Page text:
Bibb's second championship title came in 1985, advancing the Bears to the NCAA East Regional to face a talented Georgia Tech squad led by John Salley, Mark Price, and Bruce Dalrymple and coached by Bobby Cremins. Tech won 65-58, but again the Bears earned respect for the Trans America Athletic Conference (TAAC).
Along with leading the Bears to their first pair of conference championships, Bibb twice claimed Coach of the Year honors. During his tenure, 17 players earned All-Conference honors with Benton Wade and Sam Mitchell earning Conference Player of the Year honors. Tony Gattis and Mitchell were also named Conference Tournament Most Valuable Players and the National Basketball Association drafted eight of Bibb's players. Mitchell enjoyed the longest NBA playing career from 1989-2002, and since the 2002-03 season has served as a coach with four NBA teams that includes two stints as head coach for the Toronto Raptors (2004-2009) and the Minnesota Timberwolves (2015-16). He was also named the NBA Coach of the Year in 2006-07.
Along with serving as basketball coach, Bibb pulled double-duty as Mercer's Director of Athletics from1980-89, perhaps providing an additional outlet for his attention to organization and detail. And if coaching and administering an athletic department weren't enough to keep him busy, he also became a founding father of the TAAC. The conference was founded as a men's sports only league in 1978, while a women's league, the New South Women's Athletic Conference, was formed in 1985. After a two-year stint as Director of Athletics at UT-Arlington from 1989-91, Bibb became the conference's third full-time commissioner in 1991, and helped oversee the transition as the two conferences merged for the 1991-92 academic year. The conference name was changed to the Atlantic Sun Conference beginning with the 2001-02 academic year.
Bibb's 50-year career allowed him to be a part of some interesting experiences. The question was asked once, "In just how many roles can you be involved with the NCAA and postseason?" For Bibb, the answer is eight. As a player he experienced it at the Division I and Division II levels in basketball and baseball. As a coach he experienced it with five different institutions, and as an administrator he enjoyed that success as an athletic director and as commissioner.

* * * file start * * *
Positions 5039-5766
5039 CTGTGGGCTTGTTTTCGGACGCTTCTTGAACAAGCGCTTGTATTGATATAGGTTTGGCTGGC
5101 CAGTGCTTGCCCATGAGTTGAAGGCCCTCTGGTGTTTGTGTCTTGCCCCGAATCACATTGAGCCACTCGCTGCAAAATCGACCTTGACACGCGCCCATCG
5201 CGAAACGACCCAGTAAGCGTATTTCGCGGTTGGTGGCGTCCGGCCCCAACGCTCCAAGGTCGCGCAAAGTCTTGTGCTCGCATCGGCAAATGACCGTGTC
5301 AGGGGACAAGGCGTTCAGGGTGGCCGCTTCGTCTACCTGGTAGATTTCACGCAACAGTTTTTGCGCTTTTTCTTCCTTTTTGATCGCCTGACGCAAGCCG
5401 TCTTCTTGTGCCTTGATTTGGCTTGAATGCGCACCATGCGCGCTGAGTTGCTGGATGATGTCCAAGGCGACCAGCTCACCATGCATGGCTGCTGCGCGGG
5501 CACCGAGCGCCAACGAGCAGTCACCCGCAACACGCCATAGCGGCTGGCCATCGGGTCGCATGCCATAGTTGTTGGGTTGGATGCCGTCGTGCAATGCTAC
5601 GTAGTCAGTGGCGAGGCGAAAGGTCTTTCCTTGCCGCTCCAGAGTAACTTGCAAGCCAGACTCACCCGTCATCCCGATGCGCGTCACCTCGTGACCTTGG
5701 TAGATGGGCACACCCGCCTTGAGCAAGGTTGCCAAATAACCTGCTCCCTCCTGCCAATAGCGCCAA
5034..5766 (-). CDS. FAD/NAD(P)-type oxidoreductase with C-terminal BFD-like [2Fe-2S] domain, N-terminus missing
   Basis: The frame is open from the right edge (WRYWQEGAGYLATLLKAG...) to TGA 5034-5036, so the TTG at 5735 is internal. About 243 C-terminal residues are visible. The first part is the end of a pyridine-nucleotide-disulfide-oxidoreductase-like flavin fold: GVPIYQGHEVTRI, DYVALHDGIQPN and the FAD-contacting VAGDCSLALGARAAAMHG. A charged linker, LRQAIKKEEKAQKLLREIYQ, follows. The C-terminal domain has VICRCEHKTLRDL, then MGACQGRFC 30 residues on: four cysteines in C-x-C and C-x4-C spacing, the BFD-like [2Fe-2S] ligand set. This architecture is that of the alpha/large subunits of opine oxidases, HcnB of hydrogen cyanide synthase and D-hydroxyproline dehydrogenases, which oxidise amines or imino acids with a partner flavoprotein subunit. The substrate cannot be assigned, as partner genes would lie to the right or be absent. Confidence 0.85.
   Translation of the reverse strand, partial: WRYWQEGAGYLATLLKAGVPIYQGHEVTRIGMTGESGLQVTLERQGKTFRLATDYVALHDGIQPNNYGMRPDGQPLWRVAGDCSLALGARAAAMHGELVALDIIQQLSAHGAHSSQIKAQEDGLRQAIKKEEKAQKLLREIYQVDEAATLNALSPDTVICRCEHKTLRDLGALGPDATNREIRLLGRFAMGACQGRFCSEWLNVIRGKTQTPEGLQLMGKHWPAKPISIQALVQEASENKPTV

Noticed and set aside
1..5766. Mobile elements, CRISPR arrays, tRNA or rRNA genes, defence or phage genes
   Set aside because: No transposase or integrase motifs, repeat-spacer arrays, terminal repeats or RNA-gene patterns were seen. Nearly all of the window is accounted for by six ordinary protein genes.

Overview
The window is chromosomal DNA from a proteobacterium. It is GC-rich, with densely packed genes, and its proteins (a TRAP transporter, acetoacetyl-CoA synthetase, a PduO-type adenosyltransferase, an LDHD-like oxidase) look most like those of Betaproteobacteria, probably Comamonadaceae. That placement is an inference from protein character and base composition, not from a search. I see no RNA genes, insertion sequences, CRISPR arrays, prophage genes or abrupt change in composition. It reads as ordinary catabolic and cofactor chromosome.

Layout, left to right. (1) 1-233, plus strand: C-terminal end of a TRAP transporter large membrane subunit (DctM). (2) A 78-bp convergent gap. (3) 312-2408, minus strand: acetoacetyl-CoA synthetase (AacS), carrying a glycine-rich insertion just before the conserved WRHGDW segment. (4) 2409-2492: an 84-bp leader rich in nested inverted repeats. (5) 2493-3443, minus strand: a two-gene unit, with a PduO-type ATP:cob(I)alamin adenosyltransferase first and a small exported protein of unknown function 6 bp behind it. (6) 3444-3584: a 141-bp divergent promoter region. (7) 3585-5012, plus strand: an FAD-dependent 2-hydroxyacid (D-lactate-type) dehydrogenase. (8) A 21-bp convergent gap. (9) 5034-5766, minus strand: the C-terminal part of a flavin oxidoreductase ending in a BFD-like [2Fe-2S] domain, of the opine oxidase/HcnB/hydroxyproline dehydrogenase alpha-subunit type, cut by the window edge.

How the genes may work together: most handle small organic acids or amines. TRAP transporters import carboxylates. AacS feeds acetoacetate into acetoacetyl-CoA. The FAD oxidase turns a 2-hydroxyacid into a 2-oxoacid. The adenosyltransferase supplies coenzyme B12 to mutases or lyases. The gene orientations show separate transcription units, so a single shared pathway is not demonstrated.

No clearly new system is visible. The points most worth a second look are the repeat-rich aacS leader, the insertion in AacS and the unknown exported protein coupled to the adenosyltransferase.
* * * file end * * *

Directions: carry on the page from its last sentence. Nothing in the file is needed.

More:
Since its inception in 1978, the conference continues to provide and enhance opportunities for student-athletes to compete and to excel at the highest levels in academic, athletics and as contributors in their communities.
The accomplishments during Bibb's tenure as commissioner are varied and numerous. He oversaw the growth of the ASUN from an all-men's conference competing for just six titles to a men's and women's league that sported 17 championships when he stepped down. He was responsible for starting the President's Council, which today provides valuable insight into leadership and vision of the conference. During his tenure, the ASUN grew financially and he negotiated the conference's "Friday Night (men's basketball) Game of the Week" package with CSS, making it the only mid-major conference for a time with such a deal. Bibb also instituted an additional benefit in the form of a retirement plan, providing example of the loyalty and the concern he had in taking care of people.
By his hard work and diligence the conference also became more regional, establishing a footprint that provided stability and allowed for growth within areas that provided for easier travel, development of rivalries and the ability to grow a fan base.
As a founding father of the conference, Bibb's influence on student-athletes, coaches, administrators, staff and fans has led him to a well-deserved place as a member of the ASUN Hall of Fame Class of 2016.